Kyrgyzstan journalists speak at Carroll

February 3rd, 2011

The Cleveland professional chapter of the Society of Professional Journalists (SPJ) hosted four journalists from the Kyrgyz Republic on Monday, Jan. 31 in the Tim Russert Department of Communication and Theatre Arts. Carrie Buchanan, a professor in the department and vice president of the SPJ Cleveland chapter, was excited about the event.

“I was really happy that we could host this event at John Carroll so that our students and faculty could share the experience of meeting these journalists,” she said. 

The guests, who work in various radio and television outlets in the Kyrgyz Republic, came as part of the International Visitor Leadership Program through the U.S. Department of State and, locally, through the Cleveland Council on World Affairs (CCWA). According to Buchanan, the CCWA and SPJ have a close relationship through Richard Hendrickson, a part-time associate professor in the Tim Russert Department of Communication and Theatre Arts. The guests were joined by, among others, John Carroll students, WJCU-FM director and adjunct associate professor Mark Krieger and WCPN-FM host and producer David Wellman. 

Journalists from Japan visited JCU in the summer of 2009 through the same SPJ-CCWA partnership. 

“But they came during the summer break, when students weren’t around to share in the experience,” Buchanan said. 

The journalists shared stories about their experiences in the business and talked about their individual jobs at different media enterprises. 

Lola Kulinova, the founder and director of Volna Issyk-Kulya TV and Radio Company, explained that even though her radio station was not able to obtain a license from the government to broadcast, they were on the air for nearly an hour from another station.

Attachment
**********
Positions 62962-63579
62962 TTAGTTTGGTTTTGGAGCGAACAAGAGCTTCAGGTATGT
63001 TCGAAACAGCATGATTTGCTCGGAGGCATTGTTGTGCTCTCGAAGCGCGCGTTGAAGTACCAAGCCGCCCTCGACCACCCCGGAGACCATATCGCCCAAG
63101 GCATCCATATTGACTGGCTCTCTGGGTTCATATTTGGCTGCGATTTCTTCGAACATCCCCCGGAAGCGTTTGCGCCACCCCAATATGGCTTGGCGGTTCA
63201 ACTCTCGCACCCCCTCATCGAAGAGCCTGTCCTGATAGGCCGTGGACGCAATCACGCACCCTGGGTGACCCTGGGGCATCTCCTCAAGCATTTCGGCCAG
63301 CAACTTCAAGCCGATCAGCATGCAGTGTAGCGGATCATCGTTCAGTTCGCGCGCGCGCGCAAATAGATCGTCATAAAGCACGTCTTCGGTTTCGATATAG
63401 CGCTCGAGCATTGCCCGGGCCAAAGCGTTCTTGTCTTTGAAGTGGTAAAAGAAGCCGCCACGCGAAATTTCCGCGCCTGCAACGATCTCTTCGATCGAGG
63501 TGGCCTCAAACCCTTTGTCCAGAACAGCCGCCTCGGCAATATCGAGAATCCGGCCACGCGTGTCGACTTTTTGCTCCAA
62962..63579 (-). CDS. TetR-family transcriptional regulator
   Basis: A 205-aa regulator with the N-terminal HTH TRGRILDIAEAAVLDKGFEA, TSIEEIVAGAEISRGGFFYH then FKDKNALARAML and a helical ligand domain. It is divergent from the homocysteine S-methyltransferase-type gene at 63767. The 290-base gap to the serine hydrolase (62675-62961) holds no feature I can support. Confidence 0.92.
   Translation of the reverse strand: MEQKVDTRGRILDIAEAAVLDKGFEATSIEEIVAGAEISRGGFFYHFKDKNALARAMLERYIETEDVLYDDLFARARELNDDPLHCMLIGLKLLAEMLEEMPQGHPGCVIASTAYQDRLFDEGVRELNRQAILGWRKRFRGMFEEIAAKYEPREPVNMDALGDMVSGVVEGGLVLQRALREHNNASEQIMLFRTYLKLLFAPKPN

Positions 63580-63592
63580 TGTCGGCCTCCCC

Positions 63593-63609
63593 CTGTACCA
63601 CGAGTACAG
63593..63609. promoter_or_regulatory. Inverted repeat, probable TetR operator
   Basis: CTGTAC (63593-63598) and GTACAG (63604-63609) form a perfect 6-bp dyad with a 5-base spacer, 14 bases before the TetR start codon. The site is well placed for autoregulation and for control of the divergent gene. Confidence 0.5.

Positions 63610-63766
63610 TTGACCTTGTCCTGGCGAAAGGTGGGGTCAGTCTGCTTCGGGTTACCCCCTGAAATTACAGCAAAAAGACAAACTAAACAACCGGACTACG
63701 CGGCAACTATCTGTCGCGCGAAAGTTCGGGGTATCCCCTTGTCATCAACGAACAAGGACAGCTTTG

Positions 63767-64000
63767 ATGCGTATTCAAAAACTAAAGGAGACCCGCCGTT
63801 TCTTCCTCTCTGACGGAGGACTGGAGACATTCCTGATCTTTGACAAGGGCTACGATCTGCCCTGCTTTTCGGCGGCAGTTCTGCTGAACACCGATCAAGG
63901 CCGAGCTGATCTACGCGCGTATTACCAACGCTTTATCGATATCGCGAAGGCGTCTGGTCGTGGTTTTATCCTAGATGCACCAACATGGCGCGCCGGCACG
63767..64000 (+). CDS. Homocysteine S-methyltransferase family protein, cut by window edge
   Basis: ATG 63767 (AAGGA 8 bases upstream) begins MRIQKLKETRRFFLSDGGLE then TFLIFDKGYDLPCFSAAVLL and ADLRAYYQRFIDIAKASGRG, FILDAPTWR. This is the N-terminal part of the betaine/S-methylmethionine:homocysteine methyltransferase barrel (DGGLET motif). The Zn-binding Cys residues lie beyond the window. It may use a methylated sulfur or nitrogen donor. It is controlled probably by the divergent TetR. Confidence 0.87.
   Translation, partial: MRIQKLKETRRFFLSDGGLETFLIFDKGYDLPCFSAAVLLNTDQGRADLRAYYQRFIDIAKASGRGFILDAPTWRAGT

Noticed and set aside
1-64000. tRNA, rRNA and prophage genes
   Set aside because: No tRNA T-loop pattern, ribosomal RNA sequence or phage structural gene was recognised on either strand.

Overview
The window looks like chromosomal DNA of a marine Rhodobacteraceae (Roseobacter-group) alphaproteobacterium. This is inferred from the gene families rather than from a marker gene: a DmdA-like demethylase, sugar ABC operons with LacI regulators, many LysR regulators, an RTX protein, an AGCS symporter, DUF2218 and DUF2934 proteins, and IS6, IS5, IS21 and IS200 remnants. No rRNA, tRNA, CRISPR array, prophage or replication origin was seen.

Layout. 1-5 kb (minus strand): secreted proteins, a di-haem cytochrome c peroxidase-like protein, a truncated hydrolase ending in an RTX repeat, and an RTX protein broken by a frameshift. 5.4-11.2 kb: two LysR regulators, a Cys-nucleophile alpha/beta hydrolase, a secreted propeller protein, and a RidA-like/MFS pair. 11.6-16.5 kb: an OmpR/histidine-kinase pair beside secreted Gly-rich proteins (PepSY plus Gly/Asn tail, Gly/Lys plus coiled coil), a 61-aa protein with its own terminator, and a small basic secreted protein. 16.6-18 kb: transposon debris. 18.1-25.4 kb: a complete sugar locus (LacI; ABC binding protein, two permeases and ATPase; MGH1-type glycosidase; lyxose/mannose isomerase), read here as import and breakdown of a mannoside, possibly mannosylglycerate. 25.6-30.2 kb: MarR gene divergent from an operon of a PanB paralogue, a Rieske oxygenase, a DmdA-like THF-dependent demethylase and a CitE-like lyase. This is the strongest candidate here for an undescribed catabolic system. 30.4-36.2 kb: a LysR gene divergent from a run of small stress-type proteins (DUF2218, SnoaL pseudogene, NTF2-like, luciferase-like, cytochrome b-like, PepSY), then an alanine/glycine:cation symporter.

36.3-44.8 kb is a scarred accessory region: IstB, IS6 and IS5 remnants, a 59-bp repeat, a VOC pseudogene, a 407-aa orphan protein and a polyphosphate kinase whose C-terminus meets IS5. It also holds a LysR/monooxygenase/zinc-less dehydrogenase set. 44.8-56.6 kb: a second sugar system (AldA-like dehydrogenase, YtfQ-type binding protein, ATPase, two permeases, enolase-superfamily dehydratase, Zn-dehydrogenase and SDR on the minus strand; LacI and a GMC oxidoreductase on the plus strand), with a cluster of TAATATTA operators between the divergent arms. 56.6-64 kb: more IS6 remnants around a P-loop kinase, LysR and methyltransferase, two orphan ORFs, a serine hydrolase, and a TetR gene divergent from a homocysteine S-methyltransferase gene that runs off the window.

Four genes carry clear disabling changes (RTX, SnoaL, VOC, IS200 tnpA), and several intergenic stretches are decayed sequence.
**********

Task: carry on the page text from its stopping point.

“And we highlighted the issues within that one hour on the air – the issues of gender equality, the rights of immigrants, and also various comments encouraging the development of a democratic society,” she said through an interpreter. 

Gulmira Osmonova, the executive director of Mediamost Public Foundation in the Talas province in the northwest part of the country, explained that her radio station, which launched in July 2007, is similar to community radio. The station uses a network of village reporters to gather news. Osmonova, Krieger and Wellman discussed the comparisons between their forms of community radio at Mediamost, WJCU-FM and WCPN-FM. 

Ulukbubu Amirova works as the program director of Radio Salam in Batken, in the south. The radio station was set up to air unbiased reports to target youth living in the area. The station, which is run completely by young people, will celebrate its tenth anniversary in April of this year. Radio Salam, which was set up by non-journalists, who learned everything by trial-and-error, according to Amirova. 

“We were basically imitating what we saw or what we heard on airwaves,” she said. “We didn’t know a jingle was called a jingle. We knew that there had to be something preceding the newscast, so we made up jingles of our own.” 

Buchanan liked that Amirova sang the jingle Radio Salam used. 

“I loved it when Amirova sang the jingle they had produced for Radio Salam, and it was clear that other members of the delegation were very familiar with it,” she said. 

Bekmamat Kochkonov, the technical director of Public TVR Company EITR, has been a broadcaster for 15 years. The station is the second largest national broadcaster in the Kyrgyz Republic and was designated a public broadcasting station in December 2005 by the president.

Buchanan observed that other countries do not enjoy freedom of speech rights like those in the United States. 

“Broadcasters in other countries work under very different conditions than we experience here, where the First Amendment guarantees us many rights,” she said. “Kyrgyzstan has a history of Soviet intervention and censorship, which is why each of the independent radio and television stations the delegation came from is so young.”

Overall, Buchanan thought the event was a success. 

“I felt we had a wonderful visit, learned something, shared it with students and faculty, and really brought an interesting event to the department,” she said.